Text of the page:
In the academic year 2014–2015 I had the privilege to teach a lecture course in Durham University in the United Kingdom. Durham is a rather prestigious university that is very selective in its student intake. In these entries I record some of my thoughts concerning the experience. Although I could only witness the system in Durham, many details can most likely be generalised to other UK universities.
(Read the previous post here.)
Lecturing Algebra II
Despite its name, Algebra II is the first course in abstract algebra offered in Durham. It is a second-year course, spanning the whole academic year. Compared to courses taught for example in Helsinki, the course covers roughly the material for a basic one-term algebra course plus a slightly shorter and more advanced course. The course had about 170 students.
I was eager to face the challenge of teaching a full-fledged lecture course in a new country. Having taught algebra before, I knew it to be a difficult topic that demands a lot of abstract thinking and becoming familiar with many new concepts. My colleagues in Durham had also warned me that it would be very difficult to get the students to appreciate how much and what kind of work they would have to do in order to learn the material effectively.
While I was planning my course, it soon became clear to me that to encourage the students to work in an effective manner for their own learning, I should implement methods that in the University of Helsinki go under the name “Extreme Apprenticeship Model”. This model has been applied to teaching certain mathematics undergraduate courses in the Department of Mathematics and Statistics since 2011. After its introduction, the model has enjoyed great success. In particular, it has been successful in engaging the students, teaching them good, professional-style studying habits, as well as making them more committed to their studies in the department.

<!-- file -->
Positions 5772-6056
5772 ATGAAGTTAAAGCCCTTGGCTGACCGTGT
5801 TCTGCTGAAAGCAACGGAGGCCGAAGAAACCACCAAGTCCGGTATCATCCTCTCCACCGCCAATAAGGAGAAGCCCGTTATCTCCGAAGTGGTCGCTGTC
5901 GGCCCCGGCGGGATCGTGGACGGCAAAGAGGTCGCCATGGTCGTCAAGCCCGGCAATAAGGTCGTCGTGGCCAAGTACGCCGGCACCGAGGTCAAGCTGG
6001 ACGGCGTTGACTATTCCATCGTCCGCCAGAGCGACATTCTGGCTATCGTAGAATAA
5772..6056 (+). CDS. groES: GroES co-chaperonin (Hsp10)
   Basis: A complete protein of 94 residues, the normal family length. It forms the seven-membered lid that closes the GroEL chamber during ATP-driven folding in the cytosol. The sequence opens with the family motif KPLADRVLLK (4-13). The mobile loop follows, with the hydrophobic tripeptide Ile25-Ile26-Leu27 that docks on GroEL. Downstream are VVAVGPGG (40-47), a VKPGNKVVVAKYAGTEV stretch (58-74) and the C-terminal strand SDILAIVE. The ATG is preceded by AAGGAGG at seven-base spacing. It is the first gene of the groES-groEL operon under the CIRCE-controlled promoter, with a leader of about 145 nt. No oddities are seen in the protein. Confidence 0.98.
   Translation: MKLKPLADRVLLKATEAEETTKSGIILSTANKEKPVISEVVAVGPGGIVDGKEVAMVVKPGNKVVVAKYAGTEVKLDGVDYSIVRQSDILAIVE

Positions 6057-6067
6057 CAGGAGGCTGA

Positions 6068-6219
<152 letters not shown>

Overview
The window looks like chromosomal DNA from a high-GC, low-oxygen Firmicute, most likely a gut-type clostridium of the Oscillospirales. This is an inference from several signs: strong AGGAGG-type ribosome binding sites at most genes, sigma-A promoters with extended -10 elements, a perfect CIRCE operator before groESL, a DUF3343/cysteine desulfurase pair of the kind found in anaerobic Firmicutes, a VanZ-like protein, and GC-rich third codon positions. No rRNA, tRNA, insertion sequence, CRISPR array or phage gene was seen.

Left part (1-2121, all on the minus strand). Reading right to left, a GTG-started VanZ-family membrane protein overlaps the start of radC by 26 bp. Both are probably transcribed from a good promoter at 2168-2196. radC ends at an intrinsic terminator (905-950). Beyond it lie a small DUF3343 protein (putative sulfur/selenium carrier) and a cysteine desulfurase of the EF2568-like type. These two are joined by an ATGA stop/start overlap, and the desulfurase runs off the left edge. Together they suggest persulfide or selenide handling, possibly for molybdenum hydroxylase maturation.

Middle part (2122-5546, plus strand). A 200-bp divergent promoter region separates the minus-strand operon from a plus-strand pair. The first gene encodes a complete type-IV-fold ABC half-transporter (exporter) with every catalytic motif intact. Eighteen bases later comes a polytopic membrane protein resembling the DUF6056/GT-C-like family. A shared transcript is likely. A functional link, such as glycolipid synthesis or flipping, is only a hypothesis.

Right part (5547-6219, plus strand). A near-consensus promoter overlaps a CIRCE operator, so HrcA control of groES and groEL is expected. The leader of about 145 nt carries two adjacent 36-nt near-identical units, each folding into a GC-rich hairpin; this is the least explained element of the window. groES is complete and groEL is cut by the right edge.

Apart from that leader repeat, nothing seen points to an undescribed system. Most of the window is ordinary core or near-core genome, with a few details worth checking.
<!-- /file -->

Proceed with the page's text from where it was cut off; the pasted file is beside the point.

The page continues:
It was, however, impossible for me to run a full-fledged Extreme Apprenticeship course since I had much less control over the teaching resources than is usual in Finland. Therefore I needed to adapt my teaching to a new environment. In such cases I find it useful to consider the motivations behind the practices in order to decide what is essential and what is not. Doing so, I found that I wanted to focus on
- Improving the students’ working habits.
- Enabling strong bi-directional feedback that would allow the students to know what is expected from them and the teaching to be guided by the students’ needs.
- Teaching abstract thinking and communicating these thoughts in speaking and writing.
Considering these points led me to implement roughly the following set of methods:
- a form of flipped learning, in which the students would work individually for their own learning, and the lectures are used to solidify the students’ knowledge, build a general picture, weed out misconceptions, and discuss effective study methods
- course notes designed for the students to be able to read and understand to a great extent by themselves
- detailed descriptions of learning objectives and self-evaluation exercises based on them
- weekly meetings with homework markers to ensure they would know what I require of the students, and that I would find out how the students are doing
- the possibility of resubmitting certain homework questions in order to employ the markers’ comments if the first solution was not good enough
- activating the students during the lectures with small group tasks, questions, and polling exercises
- activating conceptual thinking through tasks that would require explaining, connecting and evaluating.
In short, the course ran in the following way. First, the students were given typed, well-prepared notes. They familiarised themselves with new concepts through simple homework problems. They would hand in the problems to be marked. Once the markers had had a few days to look at the scripts, we would meet together to discuss what the students had come up with. Then the markers would go back to finish the marking, while I would discuss the most common mistakes and important misconceptions in the lectures. I would use online voting systems in the lectures to help gauge the students’ learning pace and to promote meaningful discussions. The lectures would also progress to deeper theory and examples, and the next week’s homework would – in addition to preparatory material – also contain harder problems on topics that were discussed during the week.
Running Algebra II. The arrows between boxes of different colour indicate the flow of information or feedback. The double arrows ML and SL symbolise bi-directional feedback between markers and lecturer and between students and lecturer.